templates that are the result of some user input at runtime
In the first case,
files containing compiled report templates are deployed as
resources inside the application distribution package, just as images or normal Java
files are distributed and deployed. The compilation of the static report
templates should be part of the application build system, taking into account that the
library is shipped with a ready-to-use Ant task for bulk-compiling multiple report
template files at once.
The second scenario assumes that static report templates cannot be used, or at least are
subject to some runtime modifications based on user feedback. Runtime-created or
runtime-modified report templates must be compiled on the fly. Report compilation in a
web environment can be a challenge if JDK-based report compilers are used, because
they require a temporary working directory and an explicitly set classpath. However,
recent versions of JasperReports use the JDT-based compiler by default, which is both
faster and easier to use because it does not require any configuration. To use it, make
file distributed with the JasperReports project source files
directory is part of the web application classpath.
Report templates can reference other resources such as images, fonts, or other report
templates used as nested subreports. In any Java application, but especially inside web
applications where locating files on disk is more challenging, the best way to locate static
resources is by means of classpath. All the resources that need to be loaded using a
relative location at runtime should be part of the application’s classpath. Images, fonts,
and subreports should be referenced inside a report template using their relative location
within the classpath. By doing this, you ensure that links between those resources are
still valid regardless of how the application is actually deployed.
Since images cannot be embedded in the HTML output directly, but are supposed to be
retrieved by the browser from their specified public URL, a web application using
JasperReports for generating reports in HTML must be specially configured for the
JasperReports is now shipped with a ready-to-use servlet implementation that can deliver
images from a
document or a list of
documents placed on
the HTTP session.
The HTML exporter can be configured so that all the images point to this servlet in their
URLs. To do this, supply the URL prefix to use for all the images as the value for the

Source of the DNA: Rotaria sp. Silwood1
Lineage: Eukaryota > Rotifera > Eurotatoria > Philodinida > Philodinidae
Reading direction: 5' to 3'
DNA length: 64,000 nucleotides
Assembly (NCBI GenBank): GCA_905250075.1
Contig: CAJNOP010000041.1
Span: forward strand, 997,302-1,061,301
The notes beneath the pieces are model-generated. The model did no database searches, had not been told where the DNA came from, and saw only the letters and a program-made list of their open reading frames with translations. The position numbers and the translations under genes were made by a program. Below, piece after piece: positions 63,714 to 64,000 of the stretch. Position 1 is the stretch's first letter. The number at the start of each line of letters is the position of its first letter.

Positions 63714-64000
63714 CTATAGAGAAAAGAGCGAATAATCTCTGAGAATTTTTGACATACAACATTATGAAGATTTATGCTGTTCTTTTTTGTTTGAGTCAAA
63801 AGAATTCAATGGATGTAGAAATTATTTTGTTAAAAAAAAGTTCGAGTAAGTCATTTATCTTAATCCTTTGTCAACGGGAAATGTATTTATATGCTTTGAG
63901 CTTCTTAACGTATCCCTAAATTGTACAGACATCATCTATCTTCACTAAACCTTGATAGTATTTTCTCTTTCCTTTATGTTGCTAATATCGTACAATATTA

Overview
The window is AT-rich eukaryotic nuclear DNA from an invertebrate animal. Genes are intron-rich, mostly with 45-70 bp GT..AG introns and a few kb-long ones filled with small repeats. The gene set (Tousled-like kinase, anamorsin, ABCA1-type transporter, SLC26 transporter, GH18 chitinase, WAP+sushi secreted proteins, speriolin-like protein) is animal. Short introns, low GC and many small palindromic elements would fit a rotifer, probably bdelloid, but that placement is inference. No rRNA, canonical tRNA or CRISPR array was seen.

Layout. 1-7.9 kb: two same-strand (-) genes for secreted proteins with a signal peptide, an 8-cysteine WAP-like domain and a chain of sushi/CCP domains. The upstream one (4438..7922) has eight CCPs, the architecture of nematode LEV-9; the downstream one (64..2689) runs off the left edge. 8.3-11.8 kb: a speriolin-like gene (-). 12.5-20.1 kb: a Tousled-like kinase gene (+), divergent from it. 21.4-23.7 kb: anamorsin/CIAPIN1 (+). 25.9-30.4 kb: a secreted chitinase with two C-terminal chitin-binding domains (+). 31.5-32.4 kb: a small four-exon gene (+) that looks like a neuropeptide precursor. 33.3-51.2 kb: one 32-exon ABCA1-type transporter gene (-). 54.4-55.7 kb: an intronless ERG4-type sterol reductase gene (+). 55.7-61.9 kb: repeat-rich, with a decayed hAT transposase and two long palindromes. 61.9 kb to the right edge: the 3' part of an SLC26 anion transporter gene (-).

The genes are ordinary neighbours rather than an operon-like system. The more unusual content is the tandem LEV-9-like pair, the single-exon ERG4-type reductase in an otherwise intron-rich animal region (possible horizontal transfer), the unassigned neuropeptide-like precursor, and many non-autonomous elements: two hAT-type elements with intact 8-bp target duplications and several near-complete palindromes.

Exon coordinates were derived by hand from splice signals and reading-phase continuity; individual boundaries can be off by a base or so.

The image servlet is implemented by the
class. An example is in the
sample inside the project distribution.
can be configured to export one page at a time. With the source
document kept on the HTTP session, an application can simulate a viewer
that allows users to view the document page by page, as we do with the built-in Swing
viewer, instead of viewing all the pages at the same time, one after the other.
sample shows how such a simple HTML viewer
can be implemented inside a web application.
Although it can send binary PDF content directly into an output stream, the PDF exporter
must be used in combination with an in-memory
when used inside a web application to send output to the browser on the client side. It
must measure the length of the binary output that it produces before even attempting to
send that output directly to the browser because some browsers need to know the size of
the binary content they will receive in order to work properly.
The downside is that you consume extra memory by temporarily storing PDF content
instead of sending it directly to the consumer.
If a web-based application is used only or mainly inside an intranet, and it is acceptable
to use Java applets for enhanced usability, generated reports can be viewed with the
built-in Swing viewer. The server application would no longer need to export the
objects to more popular formats such as HTML or PDF, but can instead
send the objects over the network in serialized form to an applet that can display them
Among the files available for download on the JasperReports web site is one called
. This JAR file is smaller than the complete
because it contains only the class interfaces that the
viewer needs to display documents in the proprietary
format, making it
more appropriate for an applet.
An applet making use of this smaller JAR file is in the supplied
sample provided with the project’s source files.
Documents you may be interested
Documents you may be interested